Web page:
29 JUNE 1867, Page 5


HE Lords are supposed to be anxious to justify their constitutional position, and the debate of Monday on the Irish Church is the sign they give of their political vitality. That their general treatment of the Irish Church question is sign of political vitality we will not deny ; the influence exerted by the thorns over the good seed which fell among them was equally, no doubt, a sign of the vegetating vitality of the said thorns. "And the thorns sprung up and choked them." And this is too much the sort of evidence of vitality which the Lords gave on Monday in their field-night on the Irish Church question. The Lords sprung up and choked Earl Russell's good seed. They would not even entertain the question of principle. Lord Cairns and Lord Derby laid it down in the most flat and absolute manner that there could be no question at all as to alienating any part of the property .of the Irish Establishment, unless it could be shown that the Irish Protestant Church was, in fact, too small to employ this property to advantage. Lord Cairns asserted that the national appropriation made by the Act of Set- tlement in the time of William III. for the purpose of the Protestant Church of Ireland was as much the abso- lute property of that Church, so long as there were plenty of useful purposes to which it might be applied, as the titles secured under that Act to the Marquis of Clanricarde, Lord Gormanston, and Sir Erasmus Smith, are the rightful titles "of those eminent persons and their descendadts. "I, there- fore, desire to know," said Lord Cairns, "upon what pos- sible argument it can be maintained that the title of those eminent persons is one whit stronger than the title of the Irish Church which is confirmed by the same document." And Lord Derby, supported by the vast majority of the Peers present, took his stand on the same principle,—that this public corporation, the Church of Ireland, has as in- defeasible a claim to any income once devoted to it by the State, unless, indeed, it ceases to fulfil its proper functions, as a private family would have to property once conferred upon it by the nation. Lord Derby, speaking later than Lord Cairns, said that the noble and learned lord had laid down a proposition, "which, I believe, met with the concur- rence of the whole House" [here, surely, Lord Derby was wilfully exaggerating],—" the principle, which can hardly be .diTutecl, that when there is a corporate body in possession of revenues which can be beneficially applied for that corporate body, it has the first claim to the use of those revenues." If that is a principle "which can hardly be disputed," and which had the concurrence "of the whole House" of Lords, iL was, indeed, a very idle thing for Lord Russell to raise the question of the Irish Establishment at all. For nothing can be conceived more difficult than to prove that the present revenue of 586,000/. could not be spent in providing for a Protestant Church population of 693,000 souls, so as to yield what might fairly be defended as a useful result. But when the larger part of that revenue is not the result of private gifts at all, but either of property inherited from the Catholic Church, or of confiscated revenue devoted by Act of Parliament to the Protestant Church, Lord Derby's assumption has just as much and no more plausibility than there would be in assuming that the English Church canonries which have been devoted to the endowments of Oxford professorships, have been so devoted in flagrant violation of all rights of pro- perty by spoliators of the English Church. The truth is that public corporations supported by national revenues or rent-charges, whether given out and out by Acts of Parliament long past, or given from year to year, can be held to have a good claim to those revenues only so long as there is no juster, higher, and more urgent claim on the same resources. Vested interests of course must always be consulted, but why should a Protestant clergyman, not yet in 'existence, with a probable flock of a few hundreds, have any better right to a special tithe or rent-charge in Ireland, than a Catholic priest not yet in existence, with a probable flock of as many thousands Lord Cairns would say, "It is not the individual incumbent who has the greater right, but the cor- poration to which he belongs." Well, but a corporation is nothing in the world but a variable number of individuals united by a common purpose, and if the individuals—vested interests once consulted—have no claim, it is clear that the fact of their being united for a common purpose, can give them no further claim than the moral importance of that pur- pose would itself imply. If it is admitted that property may with justice be forfeited, because it is not "beneficially ex- pended " for that purpose, why may it not be forfeited with the same justice, because it - can be much more beneficially expended for some other purpose "Beneficial" expendi- ture is always a relative question. It would be very difficult to discuss at all whether the Protestant Church of Ireland is benefited by the revenue it possesses, without implicit reference to the benefits withheld from other objects in order to secure for it this revenue. 586,000/. might cer- tainly be in some sense beneficially expended for 693,000 souls, and if the 4,500,000 Roman Catholics had revenues equivalent to 3,800,000/. a year, there would be no reasonable doubt of this. But, unfortunately, the moral benefit bestowed upon a small Church richly endowed by the State is very much limited indeed by the benefit denied to the large and popular Church disowned by the State. It is impossible to speak as if the one were independent of the other. If you have a right to withdraw national revenue on the ground that it is too large for "beneficial expenditure" on any object, you have just as much right to do so where the benefit is prevented by the external resentment felt for an unjust preference, as where it is prevented by the inadequacy of the internal organization to the endowment. Lord Cairns and Lord Derby draw distinctions without a difference, when they limit the right of the Irish Church to its revenues, by the beneficial use it makes of those revenues, and yet deny that the beneficial or injurious character of that use greatly depends on the claims of other and far more urgent objects, which have long been neglected simply in order that the little Irish Establishment may possess this privilege. The right of property once limited by the utility of the purposes to which it is devoted, becomes at once wholly conditional and relative. Vested interests once reserved, a greater utility has as much greater a claim than a less, as a small utility itself has over an inutility. If it is right to mulct the Irish Establishment of all its non-beneficial revenues, it is right to mulct it of all revenues which can be applied to much more beneficial national purposes.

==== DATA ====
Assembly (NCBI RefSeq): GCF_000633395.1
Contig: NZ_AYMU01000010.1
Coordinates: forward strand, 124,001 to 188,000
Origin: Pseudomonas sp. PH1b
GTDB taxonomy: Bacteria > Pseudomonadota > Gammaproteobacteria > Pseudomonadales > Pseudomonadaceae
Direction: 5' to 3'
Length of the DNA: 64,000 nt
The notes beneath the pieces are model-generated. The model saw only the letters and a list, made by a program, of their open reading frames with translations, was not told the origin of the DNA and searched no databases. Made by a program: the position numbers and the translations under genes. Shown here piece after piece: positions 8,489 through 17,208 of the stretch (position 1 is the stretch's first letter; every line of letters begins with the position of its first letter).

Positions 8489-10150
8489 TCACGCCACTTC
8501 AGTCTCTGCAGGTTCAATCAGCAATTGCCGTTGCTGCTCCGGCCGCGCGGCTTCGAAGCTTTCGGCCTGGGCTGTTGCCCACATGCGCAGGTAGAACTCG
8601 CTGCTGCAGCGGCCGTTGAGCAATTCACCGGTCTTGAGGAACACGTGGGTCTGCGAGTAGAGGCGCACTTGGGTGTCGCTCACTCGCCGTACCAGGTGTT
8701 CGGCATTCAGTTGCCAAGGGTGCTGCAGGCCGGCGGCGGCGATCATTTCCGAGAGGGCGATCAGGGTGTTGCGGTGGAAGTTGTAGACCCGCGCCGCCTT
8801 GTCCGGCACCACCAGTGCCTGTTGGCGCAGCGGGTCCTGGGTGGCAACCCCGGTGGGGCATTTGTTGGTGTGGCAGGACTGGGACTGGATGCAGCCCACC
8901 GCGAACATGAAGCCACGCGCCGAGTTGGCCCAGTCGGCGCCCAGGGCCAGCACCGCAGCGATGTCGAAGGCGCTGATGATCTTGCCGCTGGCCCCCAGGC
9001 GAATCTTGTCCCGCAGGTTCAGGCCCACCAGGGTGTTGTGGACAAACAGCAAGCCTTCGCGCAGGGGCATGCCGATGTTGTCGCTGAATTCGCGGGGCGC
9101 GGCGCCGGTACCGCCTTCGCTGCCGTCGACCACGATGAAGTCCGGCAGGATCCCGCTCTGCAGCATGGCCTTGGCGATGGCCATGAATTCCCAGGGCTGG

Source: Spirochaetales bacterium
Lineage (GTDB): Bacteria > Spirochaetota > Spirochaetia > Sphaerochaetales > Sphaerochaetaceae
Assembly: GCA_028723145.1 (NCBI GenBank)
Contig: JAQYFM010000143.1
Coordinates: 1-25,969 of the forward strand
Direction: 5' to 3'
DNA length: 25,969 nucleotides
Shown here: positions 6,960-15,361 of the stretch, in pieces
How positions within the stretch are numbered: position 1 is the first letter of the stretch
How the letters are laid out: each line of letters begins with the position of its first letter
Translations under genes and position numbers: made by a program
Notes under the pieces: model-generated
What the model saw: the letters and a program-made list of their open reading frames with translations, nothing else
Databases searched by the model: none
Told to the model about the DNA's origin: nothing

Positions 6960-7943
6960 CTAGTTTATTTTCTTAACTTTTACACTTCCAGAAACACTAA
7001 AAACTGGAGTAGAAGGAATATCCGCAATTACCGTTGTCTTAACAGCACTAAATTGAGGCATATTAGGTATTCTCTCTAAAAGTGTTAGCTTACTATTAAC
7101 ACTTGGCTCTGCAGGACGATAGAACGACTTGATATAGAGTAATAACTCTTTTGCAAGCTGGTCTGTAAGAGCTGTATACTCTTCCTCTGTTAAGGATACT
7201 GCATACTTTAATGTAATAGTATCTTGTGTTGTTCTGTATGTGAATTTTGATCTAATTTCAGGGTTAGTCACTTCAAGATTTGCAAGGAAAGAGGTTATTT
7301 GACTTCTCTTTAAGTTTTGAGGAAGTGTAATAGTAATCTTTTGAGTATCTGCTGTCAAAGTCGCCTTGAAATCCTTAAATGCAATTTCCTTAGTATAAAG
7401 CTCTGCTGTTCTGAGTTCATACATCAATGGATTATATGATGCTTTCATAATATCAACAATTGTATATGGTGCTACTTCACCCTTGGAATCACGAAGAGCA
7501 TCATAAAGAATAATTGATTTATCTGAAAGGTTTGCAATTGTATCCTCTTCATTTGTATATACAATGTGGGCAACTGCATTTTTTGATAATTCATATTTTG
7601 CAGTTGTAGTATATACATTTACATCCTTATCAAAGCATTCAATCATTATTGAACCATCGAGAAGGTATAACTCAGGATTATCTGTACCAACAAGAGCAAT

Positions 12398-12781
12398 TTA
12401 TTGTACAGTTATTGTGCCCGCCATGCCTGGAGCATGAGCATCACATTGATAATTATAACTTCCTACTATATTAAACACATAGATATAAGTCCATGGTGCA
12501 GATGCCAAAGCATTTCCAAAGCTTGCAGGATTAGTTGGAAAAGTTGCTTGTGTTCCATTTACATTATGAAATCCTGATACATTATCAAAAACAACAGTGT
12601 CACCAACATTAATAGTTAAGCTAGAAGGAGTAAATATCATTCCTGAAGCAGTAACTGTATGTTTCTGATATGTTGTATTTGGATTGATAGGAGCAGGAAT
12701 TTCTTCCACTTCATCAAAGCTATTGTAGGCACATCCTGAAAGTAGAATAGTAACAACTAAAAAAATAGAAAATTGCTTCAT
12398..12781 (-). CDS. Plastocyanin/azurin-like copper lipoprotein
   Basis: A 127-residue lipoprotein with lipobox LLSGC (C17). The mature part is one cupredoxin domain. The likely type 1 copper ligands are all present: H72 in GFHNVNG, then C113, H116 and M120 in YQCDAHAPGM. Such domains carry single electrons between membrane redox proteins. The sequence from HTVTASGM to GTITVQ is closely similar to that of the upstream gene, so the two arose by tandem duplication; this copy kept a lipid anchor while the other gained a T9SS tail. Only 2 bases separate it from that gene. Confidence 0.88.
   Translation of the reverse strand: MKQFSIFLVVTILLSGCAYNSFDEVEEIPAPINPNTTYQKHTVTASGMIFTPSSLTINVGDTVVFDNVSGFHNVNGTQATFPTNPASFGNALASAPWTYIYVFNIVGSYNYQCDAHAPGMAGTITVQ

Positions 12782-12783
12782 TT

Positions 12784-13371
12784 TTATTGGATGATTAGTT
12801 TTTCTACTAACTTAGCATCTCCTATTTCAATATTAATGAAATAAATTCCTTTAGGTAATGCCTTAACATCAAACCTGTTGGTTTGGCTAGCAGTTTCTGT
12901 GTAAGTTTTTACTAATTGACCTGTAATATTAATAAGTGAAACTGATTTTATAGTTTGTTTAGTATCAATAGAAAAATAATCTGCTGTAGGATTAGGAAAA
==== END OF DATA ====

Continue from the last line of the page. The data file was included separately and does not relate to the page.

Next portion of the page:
We must say that the Lords' discussion of this great sub- ject seemed to us conceived in a narrow, dry, and legal spirit, which does not promise well for the future influence of the Lords over the course of our larger legislative discussions. Of course we do not expect the Lords always to be right, and prudent, and liberal. But to refuse power to the proposed Commission even to inquire into the "more equitable applica- tion" of the Irish Church revenues, "for the benefit of the Irish people," showed how obstinately they still set their face against a decision to which the real mind of Eng- land had come years ago, and which is every year becom- ing more and more fixed. What we hope for the House of Lords is, that it may become a body vigorous and intellectual enough to delay abrupt and hasty changes,—whether rash or wise, so long as they are not yet deliberately adopted by the most impartial men in England,—but also sagacious and judicious enough to yield gracefully to the clear conviction of impartial thought. But it is a bad sign for the coming of such a day when, by a majority of 90 to 38, more than two to one, they absolutely decline even to permit inquiry into the possibility of a change, the certainty of which at no remote period is clear to probably nine in every ten poli- tical observers. Ask Mr. Disraeli his secret thought about the Irish Establishment, and he would not pretend to think it possible to save it in its present shape for another generation. The House of Lords show not firmness and independence, but inelastic obstinacy and obstructiveness, in such a vote as that of Monday night. If the Lords are to be any real check on the precipitancy of the Commons, they should never refuse inquiry into any subject on which a great mass of political authority can be quoted in favour of a revolutionary change. They may not agree with those authorities, but they should see that their best chance of resistance is thorough investigation acutely turned to account by Conservative instincts. Even in this case, had the Lords granted Earl Russell's request, and consented at once to the investigation, reserving, however, their own belief that this investigation would only serve to show the almost insuperable difficulties in the way of any great change,' and then made the most of the results of the investigation in the way of bringing out all the obstacles it might disclose to the popular view, they would have done far more to delay, and perhaps to soften, the change when it comes, than any dead resistance of theirs can ever do to prevent it. Indeed, the danger is that if the Lords habitually oppose their time-honoured view of the sacredness of property to all just and salutary changes demanded by the mind of the nation, they will not only fail to delay, but may even accelerate such fun- damental changes by their attitude. And if they do so, they will not only accelerate fundamental changes of other kinds, but most of all, a fundamental change very detrimental to their own power.